Levon L. Bynum was convicted of first-degree premeditated murder and two counts of assault with intent to murder in connection with an incident which took place in August of 2010. Bynum allegedly fired a gun during an altercation that took place outside a party store, and was ultimately charged in the shooting death of Larry Carter, one of the people involved in the altercation. Bynum maintained that he was frightened, and carried the gun for protection; he claims that he fired twice into the air as a warning as he was trying to leave the scene.
Bynum was ultimately convicted of the 2010 Battle Creek shooting death; however in April of this year, the Michigan Court of Appeals reversed the conviction. Bynum had argued in his appeal that expert testimony provided by a police officer who was a member of the Battle Creek Police Department’s Gang Suppression Unit violated his right to a fair trial, as the jury would be left with the impression that gang membership meant that he was guilty of the crime. Bynum was allegedly a member of a street gang known as the Boardman Boys. Bynum argued that allowance of the expert testimony was improper; the appeals court agreed, and reversed Bynum’s conviction.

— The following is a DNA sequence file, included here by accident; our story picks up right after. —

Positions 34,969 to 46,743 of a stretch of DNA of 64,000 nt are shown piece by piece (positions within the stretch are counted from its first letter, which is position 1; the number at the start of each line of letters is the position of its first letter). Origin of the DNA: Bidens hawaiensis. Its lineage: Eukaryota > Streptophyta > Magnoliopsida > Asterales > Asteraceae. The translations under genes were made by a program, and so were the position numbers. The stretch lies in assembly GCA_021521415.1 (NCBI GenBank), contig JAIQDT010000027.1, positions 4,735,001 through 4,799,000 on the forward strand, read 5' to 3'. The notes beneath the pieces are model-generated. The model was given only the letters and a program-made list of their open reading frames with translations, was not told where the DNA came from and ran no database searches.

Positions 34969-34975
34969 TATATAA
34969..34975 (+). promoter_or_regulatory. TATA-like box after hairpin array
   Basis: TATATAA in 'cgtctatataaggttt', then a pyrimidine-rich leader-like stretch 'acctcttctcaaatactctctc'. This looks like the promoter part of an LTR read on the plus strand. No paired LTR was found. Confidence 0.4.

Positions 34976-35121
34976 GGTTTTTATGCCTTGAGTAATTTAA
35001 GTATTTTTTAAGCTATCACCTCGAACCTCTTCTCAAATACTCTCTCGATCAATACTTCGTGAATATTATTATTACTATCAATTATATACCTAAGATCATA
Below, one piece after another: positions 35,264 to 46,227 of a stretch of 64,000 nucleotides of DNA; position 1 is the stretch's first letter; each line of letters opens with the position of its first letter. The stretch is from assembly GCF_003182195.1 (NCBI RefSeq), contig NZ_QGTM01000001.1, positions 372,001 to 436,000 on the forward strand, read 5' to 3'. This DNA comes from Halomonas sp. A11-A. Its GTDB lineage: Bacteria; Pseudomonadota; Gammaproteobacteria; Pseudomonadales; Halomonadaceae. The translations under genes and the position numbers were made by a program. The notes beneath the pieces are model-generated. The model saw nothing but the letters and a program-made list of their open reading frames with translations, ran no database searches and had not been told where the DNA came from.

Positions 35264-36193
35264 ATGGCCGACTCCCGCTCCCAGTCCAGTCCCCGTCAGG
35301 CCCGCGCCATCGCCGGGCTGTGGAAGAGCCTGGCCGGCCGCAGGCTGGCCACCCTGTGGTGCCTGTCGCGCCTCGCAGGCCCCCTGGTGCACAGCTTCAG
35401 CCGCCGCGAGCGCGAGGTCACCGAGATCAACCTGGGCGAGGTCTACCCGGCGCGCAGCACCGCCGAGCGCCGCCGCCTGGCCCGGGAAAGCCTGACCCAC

Now the case has gone before the Supreme Court, who will consider whether the expert testimony provided by Officer Jim Bailey regarding gang membership was more prejudicial than probative. The Supreme Court will review the facts of the case to determine if there were errors by the trial court, and if the ruling made by the Michigan Court of Appeals to turn over Bynum’s conviction and remand the case back to court for a new trial will be upheld.
Appealing a conviction is a complex process which may or may not end well for the defendant depending on several factors, including the experience and ability of the defendant’s criminal defense attorney.
If you have been wrongly convicted or feel there are issues which may support an appeal, contact a capable Michigan criminal appeals attorney who can review your case and determine the most effective course of legal action.